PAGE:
The Shelterbelt Theatre continues its run of producing locally written with Marie Amthor’s play The Other Sewing Circle, currently running through February 15th. The show’s director, Shelterbelt artistic director Beth Thompson, took time to chat with The Reader about the show making its way to the local stage.

            Tell me about the process of selecting this show. Did it go through the Before the Boards process or was it something different?

            Marie and I met doing Exit, Pursued by a Bear for 21 and Over (at the Omaha Playhouse) and she gave me a copy of the script.  I fell in love with the characters immediately and wanted to tell their stories.  We gave her a Before the Boards reading and she got some great responses, both encouraging and constructive critique.  One of the questions we asked at the talk back for the reading was if people wanted to see this staged and it was an astounding yes from the crowd, so we put it on the season.

            What were your conversations with Marie before, during, and after the rehearsal process?

            She was constantly receiving feedback from some great local female writers, directors, and actresses.  Between the reading and auditions she added a scene to Act 2 and rewrote the last scene.  Once in rehearsals we realized something was still missing and with the help of our amazing cast we all collaborated to come up with the ending as it is now.  The actors were instrumental in where the characters ended up.

            How do you acquire all of these quilts?!

            We have been so fortunate to have some very talented quilters trust us with their work.  Katie Cameron is a member of the Omaha Quilters Association. Both she and Roxanne Wach put out a call to local groups and we received a ton of submissions.  Once we had 20 or so, I showed them to my cast and asked them to pick their top 3. These quilts represent the women so I wanted the actors to pick their characters’ quilt. They perfectly represent who these women are.

            Tell me about your interactions with your cast. What were some of the discoveries and challenges you came across being a strong group of women with unique stories of your own?

            They are the most amazing cast I have worked with so far in my career. The entire process has been inspiring and challenging in the best ways.  I am happy to report that there has not been a moment of cattiness or diva behavior one might expect from a room full of strong, opinionated women, just support, love, and a common desire to tell these women’s stories with the upmost most respect, authenticity and grace.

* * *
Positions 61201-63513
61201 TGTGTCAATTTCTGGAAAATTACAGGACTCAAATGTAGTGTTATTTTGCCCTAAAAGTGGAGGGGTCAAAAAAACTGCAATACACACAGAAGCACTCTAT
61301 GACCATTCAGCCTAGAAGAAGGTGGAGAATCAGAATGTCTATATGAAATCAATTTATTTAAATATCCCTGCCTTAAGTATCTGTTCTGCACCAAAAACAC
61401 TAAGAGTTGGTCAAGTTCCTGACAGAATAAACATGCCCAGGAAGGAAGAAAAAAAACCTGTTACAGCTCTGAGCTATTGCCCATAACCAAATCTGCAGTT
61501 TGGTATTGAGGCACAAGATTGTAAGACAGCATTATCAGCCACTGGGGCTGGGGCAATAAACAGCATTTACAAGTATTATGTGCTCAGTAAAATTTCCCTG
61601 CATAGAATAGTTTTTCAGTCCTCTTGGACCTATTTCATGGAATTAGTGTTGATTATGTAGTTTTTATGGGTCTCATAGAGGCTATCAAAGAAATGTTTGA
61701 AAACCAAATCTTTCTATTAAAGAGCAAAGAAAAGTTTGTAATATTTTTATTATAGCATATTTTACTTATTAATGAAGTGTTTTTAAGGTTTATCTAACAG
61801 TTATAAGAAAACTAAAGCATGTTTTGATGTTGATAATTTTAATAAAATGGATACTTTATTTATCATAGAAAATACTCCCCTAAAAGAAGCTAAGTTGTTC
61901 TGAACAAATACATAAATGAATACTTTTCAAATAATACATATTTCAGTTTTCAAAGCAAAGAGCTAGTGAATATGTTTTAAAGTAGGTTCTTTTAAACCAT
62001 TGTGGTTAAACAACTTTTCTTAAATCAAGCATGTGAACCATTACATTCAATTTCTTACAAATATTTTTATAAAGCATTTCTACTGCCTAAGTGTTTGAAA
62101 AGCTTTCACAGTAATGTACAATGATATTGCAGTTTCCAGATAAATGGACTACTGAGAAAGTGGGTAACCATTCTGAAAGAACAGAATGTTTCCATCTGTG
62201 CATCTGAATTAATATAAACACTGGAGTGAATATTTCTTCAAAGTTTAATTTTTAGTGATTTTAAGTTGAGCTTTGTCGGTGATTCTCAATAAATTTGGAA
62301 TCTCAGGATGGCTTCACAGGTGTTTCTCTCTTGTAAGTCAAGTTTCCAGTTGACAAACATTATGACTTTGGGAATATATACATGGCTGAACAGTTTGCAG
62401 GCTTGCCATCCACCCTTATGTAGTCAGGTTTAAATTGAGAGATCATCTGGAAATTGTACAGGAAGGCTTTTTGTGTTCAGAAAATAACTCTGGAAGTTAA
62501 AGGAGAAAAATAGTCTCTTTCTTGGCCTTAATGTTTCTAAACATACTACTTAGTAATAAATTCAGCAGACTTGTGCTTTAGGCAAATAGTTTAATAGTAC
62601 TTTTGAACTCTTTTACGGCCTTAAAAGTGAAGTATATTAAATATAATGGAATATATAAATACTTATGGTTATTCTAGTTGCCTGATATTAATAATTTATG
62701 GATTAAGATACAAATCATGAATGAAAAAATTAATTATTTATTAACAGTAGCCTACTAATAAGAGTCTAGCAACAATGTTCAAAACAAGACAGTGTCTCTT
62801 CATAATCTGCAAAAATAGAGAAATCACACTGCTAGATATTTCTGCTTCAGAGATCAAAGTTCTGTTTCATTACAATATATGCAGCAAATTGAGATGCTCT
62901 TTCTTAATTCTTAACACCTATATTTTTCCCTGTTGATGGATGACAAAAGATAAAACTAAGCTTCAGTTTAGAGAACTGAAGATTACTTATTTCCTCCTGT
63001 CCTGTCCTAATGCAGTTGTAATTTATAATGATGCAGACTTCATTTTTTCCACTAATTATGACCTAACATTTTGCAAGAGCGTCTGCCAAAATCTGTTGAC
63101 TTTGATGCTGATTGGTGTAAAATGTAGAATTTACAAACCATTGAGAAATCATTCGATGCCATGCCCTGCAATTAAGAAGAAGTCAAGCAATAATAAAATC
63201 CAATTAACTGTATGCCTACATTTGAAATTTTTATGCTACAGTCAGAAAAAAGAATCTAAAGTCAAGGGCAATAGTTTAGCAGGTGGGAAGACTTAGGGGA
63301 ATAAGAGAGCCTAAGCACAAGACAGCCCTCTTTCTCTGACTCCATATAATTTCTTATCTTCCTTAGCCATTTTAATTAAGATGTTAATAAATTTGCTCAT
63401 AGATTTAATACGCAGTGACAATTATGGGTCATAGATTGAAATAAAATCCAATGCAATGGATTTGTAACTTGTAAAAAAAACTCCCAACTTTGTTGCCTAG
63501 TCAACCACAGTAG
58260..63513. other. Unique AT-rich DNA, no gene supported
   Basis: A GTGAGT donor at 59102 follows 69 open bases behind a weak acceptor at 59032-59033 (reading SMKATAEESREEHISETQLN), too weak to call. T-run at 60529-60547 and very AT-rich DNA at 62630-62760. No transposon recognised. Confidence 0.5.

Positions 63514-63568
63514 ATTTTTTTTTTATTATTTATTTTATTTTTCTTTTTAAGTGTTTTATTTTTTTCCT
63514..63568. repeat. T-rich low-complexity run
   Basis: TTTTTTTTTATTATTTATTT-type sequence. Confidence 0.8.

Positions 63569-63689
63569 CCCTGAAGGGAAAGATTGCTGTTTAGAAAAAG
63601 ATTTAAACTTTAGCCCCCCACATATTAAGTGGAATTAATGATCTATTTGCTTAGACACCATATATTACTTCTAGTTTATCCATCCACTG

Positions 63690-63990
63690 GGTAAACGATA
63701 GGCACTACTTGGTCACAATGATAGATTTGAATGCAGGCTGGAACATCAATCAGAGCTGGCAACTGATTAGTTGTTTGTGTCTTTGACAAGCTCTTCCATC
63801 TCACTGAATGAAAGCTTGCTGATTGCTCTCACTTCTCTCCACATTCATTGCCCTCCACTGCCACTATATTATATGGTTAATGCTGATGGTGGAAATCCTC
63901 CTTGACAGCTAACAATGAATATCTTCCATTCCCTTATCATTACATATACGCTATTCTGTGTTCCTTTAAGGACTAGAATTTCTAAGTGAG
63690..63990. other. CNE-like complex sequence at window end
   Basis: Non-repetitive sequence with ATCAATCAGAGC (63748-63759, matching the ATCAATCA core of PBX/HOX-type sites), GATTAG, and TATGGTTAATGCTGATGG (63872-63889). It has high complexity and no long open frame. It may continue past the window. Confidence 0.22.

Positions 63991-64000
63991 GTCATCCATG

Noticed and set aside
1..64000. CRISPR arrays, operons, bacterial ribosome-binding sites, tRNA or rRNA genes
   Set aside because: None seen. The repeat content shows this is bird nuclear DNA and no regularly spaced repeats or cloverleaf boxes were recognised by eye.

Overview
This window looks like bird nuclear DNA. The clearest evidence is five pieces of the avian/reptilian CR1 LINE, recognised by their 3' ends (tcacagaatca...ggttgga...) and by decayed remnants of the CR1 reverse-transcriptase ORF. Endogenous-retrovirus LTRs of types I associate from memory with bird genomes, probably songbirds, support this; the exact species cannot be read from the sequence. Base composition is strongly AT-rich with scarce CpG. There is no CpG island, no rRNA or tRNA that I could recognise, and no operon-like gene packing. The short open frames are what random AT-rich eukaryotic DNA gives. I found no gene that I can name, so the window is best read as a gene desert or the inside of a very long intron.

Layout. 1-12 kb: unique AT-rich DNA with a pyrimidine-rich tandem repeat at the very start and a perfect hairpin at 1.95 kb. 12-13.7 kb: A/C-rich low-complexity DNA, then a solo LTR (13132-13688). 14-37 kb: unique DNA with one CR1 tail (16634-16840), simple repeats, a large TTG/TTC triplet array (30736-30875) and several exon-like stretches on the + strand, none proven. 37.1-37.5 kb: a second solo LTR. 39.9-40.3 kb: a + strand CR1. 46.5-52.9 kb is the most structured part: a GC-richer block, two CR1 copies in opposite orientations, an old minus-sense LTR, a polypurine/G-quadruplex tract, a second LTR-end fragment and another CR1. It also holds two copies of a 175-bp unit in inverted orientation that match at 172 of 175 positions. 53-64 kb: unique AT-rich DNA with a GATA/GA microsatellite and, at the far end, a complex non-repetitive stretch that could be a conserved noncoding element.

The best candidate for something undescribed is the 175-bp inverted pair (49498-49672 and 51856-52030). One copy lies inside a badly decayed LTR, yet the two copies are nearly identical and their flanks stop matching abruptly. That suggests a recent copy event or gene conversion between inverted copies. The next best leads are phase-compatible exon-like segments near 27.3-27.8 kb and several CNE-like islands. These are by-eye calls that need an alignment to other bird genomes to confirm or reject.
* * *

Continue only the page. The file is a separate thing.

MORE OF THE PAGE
I threw a lot of work (both in rehearsal and in the form of homework) at them and they never flinched.  I knew I could push them and I did. Certain members of the cast have dealt with health issues themselves or via family members and nearly all of us have been affected by HIV/AIDS in some way. We all just wanted to tell this story in the best way possible and I think we are doing that.

            What message does this show convey?

             To me the theme of the show is the power of community and finding your tribe. Finding those people who accept you for exactly who you are regardless of the baggage you bring to the table.  I also gravitate towards the empowerment that these women give to each other; they don’t tear each other down, they support and listen and love.  One of my favorite lines in the play is, “You think strong women become strong by sitting around doing nothing?” It just sticks with me.  The idea that finding your tribe and conveying a message of tolerance, acceptance and support is a beautiful one and one we as a cast and crew have bonded over.

            What are you looking forward to for Shelterbelt in the New Year?

            I want to continue to produce quality work by local (NE, Iowa, GPTC alum) writers and even begin to branch out to more regional or national writers.  New work is happening everywhere and we just want to continue to up our game with every new production and continue to learn and grow. To be a safe place for plays to find their footing, to grow, change, develop and take their next step. To me that is what theater, and life really, is all about!

            Cold Cream looks at theater in the metro area. Email information to

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